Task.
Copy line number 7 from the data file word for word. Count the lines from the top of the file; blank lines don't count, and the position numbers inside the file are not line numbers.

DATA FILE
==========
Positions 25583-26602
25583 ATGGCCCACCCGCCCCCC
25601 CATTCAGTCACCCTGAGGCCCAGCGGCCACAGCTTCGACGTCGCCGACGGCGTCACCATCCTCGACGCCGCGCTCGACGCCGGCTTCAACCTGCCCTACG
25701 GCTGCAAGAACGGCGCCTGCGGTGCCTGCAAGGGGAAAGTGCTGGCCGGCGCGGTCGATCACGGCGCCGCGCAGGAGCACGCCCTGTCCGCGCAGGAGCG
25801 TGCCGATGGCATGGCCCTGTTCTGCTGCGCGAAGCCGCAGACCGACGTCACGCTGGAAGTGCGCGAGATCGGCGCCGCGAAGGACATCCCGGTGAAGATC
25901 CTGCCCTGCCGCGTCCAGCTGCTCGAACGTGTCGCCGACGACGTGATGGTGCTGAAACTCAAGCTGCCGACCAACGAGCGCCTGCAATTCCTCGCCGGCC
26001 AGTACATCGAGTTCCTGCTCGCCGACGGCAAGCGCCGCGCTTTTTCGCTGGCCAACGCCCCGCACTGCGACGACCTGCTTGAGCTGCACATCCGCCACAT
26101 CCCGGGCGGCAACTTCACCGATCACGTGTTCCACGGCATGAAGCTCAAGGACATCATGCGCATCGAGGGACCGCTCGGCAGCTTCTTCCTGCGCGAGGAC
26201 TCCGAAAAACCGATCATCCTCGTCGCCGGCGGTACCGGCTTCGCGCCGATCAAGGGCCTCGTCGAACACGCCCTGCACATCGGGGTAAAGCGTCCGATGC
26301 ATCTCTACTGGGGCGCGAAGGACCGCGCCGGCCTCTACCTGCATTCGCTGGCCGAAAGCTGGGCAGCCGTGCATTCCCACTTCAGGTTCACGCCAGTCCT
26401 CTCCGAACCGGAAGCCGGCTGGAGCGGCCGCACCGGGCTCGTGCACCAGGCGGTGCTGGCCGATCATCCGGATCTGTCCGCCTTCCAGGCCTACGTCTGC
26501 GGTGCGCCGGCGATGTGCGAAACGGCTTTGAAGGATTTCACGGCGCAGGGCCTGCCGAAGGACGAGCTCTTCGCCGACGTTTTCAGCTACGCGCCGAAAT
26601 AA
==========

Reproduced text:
26001 AGTACATCGAGTTCCTGCTCGCCGACGGCAAGCGCCGCGCTTTTTCGCTGGCCAACGCCCCGCACTGCGACGACCTGCTTGAGCTGCACATCCGCCACAT